• Hypoplasia of the corpus callosum


The evaluation and diagnosis of trisomy 18 begin in the antenatal period. Maternal serum screening can show low levels of alpha-fetoprotein, human chorionic gonadotropin, and unconjugated estriol.[11] Serum and genetic markers are more useful when combined with classic ultrasound findings, such as increased nuchal translucency. For example, non-invasive prenatal testing (NIPT) using cell-free fetal DNA in maternal plasma has a role in diagnosing trisomy 18, but alone only has 60.7% PPV. Combined with ultrasound, NIPT has a PPV of 100% and an NPV of up to 100% by the second trimester.[12] Amniocentesis or chorionic villus sampling is recommended if the antenatal screening suggests a high risk for fetal aneuploidy.[13]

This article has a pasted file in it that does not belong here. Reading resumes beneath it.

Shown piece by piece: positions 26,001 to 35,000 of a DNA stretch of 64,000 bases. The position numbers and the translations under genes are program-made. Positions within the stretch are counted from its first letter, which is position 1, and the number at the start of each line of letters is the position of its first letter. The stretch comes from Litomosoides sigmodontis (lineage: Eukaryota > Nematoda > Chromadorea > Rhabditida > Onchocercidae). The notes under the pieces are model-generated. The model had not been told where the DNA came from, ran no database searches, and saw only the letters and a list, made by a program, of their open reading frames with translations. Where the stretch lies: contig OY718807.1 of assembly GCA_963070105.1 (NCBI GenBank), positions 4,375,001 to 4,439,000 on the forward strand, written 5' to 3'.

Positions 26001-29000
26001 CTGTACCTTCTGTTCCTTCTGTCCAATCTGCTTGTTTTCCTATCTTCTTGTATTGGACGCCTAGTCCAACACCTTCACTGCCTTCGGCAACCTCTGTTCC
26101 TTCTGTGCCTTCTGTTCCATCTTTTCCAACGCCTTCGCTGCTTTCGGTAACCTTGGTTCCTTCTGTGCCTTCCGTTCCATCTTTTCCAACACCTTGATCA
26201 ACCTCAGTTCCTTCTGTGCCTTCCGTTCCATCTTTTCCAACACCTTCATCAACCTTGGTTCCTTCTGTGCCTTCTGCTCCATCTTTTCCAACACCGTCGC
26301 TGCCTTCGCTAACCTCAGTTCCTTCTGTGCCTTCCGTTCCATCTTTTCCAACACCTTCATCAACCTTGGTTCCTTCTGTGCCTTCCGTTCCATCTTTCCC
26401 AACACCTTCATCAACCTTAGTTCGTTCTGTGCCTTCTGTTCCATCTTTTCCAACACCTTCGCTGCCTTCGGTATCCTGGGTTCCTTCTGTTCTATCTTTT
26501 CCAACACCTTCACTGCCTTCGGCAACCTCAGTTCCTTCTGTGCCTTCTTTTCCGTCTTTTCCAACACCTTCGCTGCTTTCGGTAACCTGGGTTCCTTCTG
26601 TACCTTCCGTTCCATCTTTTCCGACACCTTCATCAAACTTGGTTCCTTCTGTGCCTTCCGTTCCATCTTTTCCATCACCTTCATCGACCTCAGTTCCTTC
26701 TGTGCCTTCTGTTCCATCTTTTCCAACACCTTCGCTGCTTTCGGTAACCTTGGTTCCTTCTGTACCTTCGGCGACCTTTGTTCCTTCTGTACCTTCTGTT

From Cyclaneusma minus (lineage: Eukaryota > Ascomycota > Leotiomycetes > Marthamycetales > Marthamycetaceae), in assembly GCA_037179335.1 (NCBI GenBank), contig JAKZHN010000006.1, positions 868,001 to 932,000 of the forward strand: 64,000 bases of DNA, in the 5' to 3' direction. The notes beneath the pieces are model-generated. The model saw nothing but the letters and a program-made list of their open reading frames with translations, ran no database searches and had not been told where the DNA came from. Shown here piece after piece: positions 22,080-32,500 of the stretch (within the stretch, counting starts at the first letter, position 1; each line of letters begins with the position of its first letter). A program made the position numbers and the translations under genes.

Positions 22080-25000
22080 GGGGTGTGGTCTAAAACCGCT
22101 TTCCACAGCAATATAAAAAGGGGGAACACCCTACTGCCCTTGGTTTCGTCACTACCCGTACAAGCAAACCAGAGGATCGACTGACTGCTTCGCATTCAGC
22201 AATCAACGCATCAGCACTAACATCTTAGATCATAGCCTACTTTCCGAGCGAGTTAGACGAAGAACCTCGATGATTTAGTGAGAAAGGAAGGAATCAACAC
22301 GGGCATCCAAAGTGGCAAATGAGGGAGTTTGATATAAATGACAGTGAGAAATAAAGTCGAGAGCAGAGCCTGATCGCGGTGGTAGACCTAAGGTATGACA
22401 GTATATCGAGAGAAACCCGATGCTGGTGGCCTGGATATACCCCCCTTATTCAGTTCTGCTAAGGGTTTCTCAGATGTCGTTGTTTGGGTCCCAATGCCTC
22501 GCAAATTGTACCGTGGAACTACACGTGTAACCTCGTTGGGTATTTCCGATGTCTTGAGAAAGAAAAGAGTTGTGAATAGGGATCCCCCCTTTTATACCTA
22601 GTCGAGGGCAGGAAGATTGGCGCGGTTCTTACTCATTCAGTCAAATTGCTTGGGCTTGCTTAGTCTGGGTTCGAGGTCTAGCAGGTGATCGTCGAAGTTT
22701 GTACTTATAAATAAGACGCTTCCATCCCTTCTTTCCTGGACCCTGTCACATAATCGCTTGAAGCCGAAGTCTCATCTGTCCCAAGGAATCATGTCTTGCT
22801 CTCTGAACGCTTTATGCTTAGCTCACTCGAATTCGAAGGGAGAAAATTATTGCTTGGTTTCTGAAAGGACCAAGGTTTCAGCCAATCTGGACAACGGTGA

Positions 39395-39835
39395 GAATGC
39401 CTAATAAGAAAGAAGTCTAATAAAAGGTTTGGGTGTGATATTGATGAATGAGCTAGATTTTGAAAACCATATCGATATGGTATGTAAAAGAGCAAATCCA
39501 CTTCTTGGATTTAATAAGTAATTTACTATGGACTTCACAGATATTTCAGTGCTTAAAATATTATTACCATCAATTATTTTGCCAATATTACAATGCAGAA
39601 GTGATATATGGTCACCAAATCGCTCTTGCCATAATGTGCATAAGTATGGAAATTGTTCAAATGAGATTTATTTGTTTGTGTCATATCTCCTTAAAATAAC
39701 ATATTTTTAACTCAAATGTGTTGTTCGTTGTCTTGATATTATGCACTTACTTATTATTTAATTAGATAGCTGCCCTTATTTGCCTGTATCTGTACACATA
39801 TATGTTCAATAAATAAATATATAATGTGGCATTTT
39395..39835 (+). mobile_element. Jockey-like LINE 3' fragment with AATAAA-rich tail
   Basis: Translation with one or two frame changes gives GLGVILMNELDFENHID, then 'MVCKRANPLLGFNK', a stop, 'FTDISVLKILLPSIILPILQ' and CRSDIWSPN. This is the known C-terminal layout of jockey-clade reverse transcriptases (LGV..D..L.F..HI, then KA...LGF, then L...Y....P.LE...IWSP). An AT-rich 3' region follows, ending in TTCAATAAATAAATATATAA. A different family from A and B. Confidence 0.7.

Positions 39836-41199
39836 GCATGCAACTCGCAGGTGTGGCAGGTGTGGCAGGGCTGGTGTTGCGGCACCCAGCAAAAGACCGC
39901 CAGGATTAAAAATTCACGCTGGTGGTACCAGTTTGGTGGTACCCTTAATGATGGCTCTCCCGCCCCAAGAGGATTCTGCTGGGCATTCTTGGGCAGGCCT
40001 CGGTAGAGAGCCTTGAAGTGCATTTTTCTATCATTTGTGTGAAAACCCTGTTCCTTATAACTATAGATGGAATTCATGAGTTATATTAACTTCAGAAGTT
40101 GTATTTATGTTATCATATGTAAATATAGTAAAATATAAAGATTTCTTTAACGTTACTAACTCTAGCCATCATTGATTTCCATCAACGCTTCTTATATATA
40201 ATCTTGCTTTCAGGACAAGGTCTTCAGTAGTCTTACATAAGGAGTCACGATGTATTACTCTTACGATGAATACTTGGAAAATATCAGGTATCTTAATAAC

Post-natally, phenotypic variation, and clinical presentation will guide the evaluation. Diagnostic imaging studies, such as ultrasonography, can be used to assess for intracranial, cardiac (echocardiogram), intraabdominal, and renal abnormalities; but circumstances will dictate the study of choice.[14] Screening is appropriate in such patients since anomalies can be found in multiple organ systems.

Lastly, though typically a clinical diagnosis, karyotyping and microarray testing can confirm trisomy and more detailed information about mosaicism, respectively.

Health Surveillance Guidelines for Edwards Syndrome[15][16]

  1. The growth of the child with Edwards syndrome should be assessed in each visit and plotted on the specific growth charts.
  2. Sucking or swallowing problems with a radiographic swallow study can be helpful if needed to consider the ability of the child to protect the airway. 
  3. Cognitive and motor development should be assessed in each visit, and referral to early intervention if needed is recommended.